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Moon emerging from Earth's shadow on Tuesday morning

Moon emerging from Earth's shadow
on Tuesday morning

Tuesday August 28th - Spectacular Eclipse Awes Viewers...

People who were up and outside early this morning were treated to a spectacular view of a total Lunar Eclipse leaving children and grown-ups alike in awe.

The event began just before 3AM as the Moon passed into the shadow of Earth, turning it to an eerie deep orange color. Clouds cleared away for the majority of the eclipse allowing area residents to watch the spectacle to unfold. The next opportunity to see a total eclipse in our area won't be for another seven years.

Area photographer Darrell E. Spangler captured some images of the Lunar Eclipse from his home on Storm Mountain. We have created a page for the photos which may be viewed via the link below:

Eclipse Photos From Storm Mountain

Many other amazing images of this morning's Lunar Eclipse from around the world can be seen in the Lunar Eclipse Gallery.

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2004 Lunar Eclipse

Lunar Eclipse of 2004

Monday August 27th - Total Lunar Eclipse...

In the wee hours of the morning on Tuesday, area sky-watchers can watch the Moon turn an orangy-red in color as it passes completely into the Earth's shadow during a total lunar eclipse.

The Moon will begin entering the Earth's penumbra at approximately 2:51AM MDT. The shadow will slowly creep across the face of the Moon until 3:52AM, when the Moon will be completely eclipsed by the Earth. Totality will last for around 90 minutes. The Earth's shadow will the begin to recede at approximately 5:22AM, as the Moon is close to setting behind the mountains to the west at 6:33AM. Sunrise on Tuesday will be at 6:24AM MDT.

How will the August 28 eclipse of the moon look from here in Colorado? The first frame begins at 2:51am MDT with the last ending at 6:23am. On August 28, the Moon sets at 6:33am and the Sun rises at 6:24am; so, how much of the final stage of the partial eclipse of the Moon will you be able to see with twilight interfering?     Image & Info courtesy of Shadow and Substance

Wake up! This is really going to happen, and some planning is necessary. Set your alarm an hour or so in advance to gather snacks and dress comfortably. (Even in August, four o'clock in the morning can be chilly.) Waking up early also allows you to catch some of the partial eclipse before totality.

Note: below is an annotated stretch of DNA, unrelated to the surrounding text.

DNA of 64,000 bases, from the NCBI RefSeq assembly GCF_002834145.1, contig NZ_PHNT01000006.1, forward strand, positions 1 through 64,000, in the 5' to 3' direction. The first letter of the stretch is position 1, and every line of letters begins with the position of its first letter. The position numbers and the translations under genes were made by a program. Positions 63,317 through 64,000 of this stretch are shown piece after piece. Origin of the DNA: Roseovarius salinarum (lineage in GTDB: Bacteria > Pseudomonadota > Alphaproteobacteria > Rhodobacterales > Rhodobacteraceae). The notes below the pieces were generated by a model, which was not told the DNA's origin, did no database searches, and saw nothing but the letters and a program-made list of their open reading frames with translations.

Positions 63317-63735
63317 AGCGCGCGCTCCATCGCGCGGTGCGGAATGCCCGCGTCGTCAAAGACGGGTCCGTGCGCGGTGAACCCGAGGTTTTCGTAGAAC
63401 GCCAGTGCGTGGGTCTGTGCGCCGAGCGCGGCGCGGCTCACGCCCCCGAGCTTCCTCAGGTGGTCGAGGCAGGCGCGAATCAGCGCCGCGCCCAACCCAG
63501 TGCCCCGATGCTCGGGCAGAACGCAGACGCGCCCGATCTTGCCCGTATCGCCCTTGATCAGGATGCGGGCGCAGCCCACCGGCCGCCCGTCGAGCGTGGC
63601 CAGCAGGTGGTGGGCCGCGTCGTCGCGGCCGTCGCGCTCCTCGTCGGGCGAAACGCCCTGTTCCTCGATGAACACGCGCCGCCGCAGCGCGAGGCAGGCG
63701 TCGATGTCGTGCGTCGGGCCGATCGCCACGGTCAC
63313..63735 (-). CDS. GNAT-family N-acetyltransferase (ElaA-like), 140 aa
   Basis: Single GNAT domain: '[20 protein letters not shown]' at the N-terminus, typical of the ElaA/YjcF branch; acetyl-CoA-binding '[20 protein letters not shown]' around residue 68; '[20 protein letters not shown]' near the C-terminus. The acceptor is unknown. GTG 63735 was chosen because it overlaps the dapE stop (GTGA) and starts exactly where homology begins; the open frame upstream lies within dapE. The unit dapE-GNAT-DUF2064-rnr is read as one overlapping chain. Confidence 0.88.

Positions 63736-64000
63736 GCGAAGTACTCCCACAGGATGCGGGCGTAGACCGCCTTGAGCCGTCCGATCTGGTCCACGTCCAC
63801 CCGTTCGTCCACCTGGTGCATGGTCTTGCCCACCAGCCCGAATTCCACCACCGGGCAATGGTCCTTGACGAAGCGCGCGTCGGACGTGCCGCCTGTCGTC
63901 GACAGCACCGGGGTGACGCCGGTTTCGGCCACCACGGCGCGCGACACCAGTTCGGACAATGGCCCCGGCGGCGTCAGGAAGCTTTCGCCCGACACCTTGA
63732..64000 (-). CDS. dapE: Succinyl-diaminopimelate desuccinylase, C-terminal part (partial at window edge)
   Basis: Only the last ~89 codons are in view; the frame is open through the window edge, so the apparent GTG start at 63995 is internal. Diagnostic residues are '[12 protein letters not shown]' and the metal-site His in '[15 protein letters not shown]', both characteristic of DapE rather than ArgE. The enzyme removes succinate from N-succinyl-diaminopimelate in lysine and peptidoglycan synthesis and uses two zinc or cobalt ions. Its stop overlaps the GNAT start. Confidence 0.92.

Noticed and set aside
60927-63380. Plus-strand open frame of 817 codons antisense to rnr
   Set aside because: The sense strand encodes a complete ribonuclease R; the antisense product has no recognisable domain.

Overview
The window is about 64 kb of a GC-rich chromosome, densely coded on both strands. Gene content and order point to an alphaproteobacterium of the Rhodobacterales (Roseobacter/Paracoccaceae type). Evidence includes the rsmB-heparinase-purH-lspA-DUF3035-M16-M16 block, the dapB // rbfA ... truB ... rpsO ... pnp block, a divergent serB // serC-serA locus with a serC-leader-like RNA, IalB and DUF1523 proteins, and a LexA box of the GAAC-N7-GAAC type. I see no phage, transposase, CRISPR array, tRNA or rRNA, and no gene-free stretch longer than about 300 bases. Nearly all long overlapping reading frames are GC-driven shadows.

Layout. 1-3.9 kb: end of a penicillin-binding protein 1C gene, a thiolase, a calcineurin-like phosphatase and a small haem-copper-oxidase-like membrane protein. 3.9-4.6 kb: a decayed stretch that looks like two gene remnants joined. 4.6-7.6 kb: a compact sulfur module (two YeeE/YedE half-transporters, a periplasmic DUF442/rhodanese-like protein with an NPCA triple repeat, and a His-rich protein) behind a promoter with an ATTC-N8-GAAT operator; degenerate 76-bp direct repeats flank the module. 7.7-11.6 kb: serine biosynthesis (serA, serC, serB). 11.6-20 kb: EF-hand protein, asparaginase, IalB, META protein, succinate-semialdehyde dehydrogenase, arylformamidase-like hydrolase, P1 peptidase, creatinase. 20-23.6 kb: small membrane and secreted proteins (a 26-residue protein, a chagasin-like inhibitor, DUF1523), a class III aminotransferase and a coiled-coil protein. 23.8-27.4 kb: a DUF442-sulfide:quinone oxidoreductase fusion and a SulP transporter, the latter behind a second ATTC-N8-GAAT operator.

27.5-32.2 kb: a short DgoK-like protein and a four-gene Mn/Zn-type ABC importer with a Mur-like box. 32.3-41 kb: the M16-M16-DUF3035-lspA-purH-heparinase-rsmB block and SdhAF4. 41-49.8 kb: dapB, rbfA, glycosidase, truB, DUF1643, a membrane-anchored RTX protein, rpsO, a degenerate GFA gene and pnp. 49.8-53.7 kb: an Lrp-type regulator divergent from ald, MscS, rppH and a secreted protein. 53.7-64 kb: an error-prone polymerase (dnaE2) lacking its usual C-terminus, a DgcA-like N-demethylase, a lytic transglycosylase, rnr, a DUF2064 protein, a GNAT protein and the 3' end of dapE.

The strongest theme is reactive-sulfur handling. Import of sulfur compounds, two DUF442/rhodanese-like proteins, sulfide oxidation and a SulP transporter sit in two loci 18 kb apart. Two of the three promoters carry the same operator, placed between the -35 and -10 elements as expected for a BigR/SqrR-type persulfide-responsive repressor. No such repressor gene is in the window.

More information and best viewing times for your specific area can be found by visiting the NASA website via the link provided below.

Dreamy Lunar Eclipse

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Rocky Mountain Bee Plant (Cleome serrulata)

Rocky Mountain Bee Plant
(Cleome serrulata)

Sunday August 26th - Photo Of The Week...

Taken near the Cherokee Draw entrance to Lake Estes, this weeks photo features another of Colorado's colorful summer wildflowers, Rocky Mountain Bee Plant.

Sometimes called Spiderflower or Stinking Clover, Rocky Mountain Bee Plant (Cleome serrulata), is native to western North America from southern British Columbia, east to Minnesota and Illinois, and south to New Mexico and northernmost California. It is also naturalized further east in North America.

Rocky Mountain Bee Plant is an annual plant growing to 60 inches tall, with spirally arranged leaves. The leaves are trifoliate, with three slender leaflets each 1-3 inches long. The flowers are reddish-purple, pink, or white, with four petals and six long stamens. The fruit is a capsule 1 to 2 inches long containing several seeds.

It is used in the southwestern U.S. as a food, medicine, or dye. It is called waa’ in the Navajo language. Its scientific description was based on specimens collected on the Lewis and Clark Expedition.

Look for Rocky Mountain Beeplant in early July on native prairie in light or sandy soils. This plant is sometimes grown as an ornamental. Many Cleomes in the Tropics are used as foods, medicines, and dyes.

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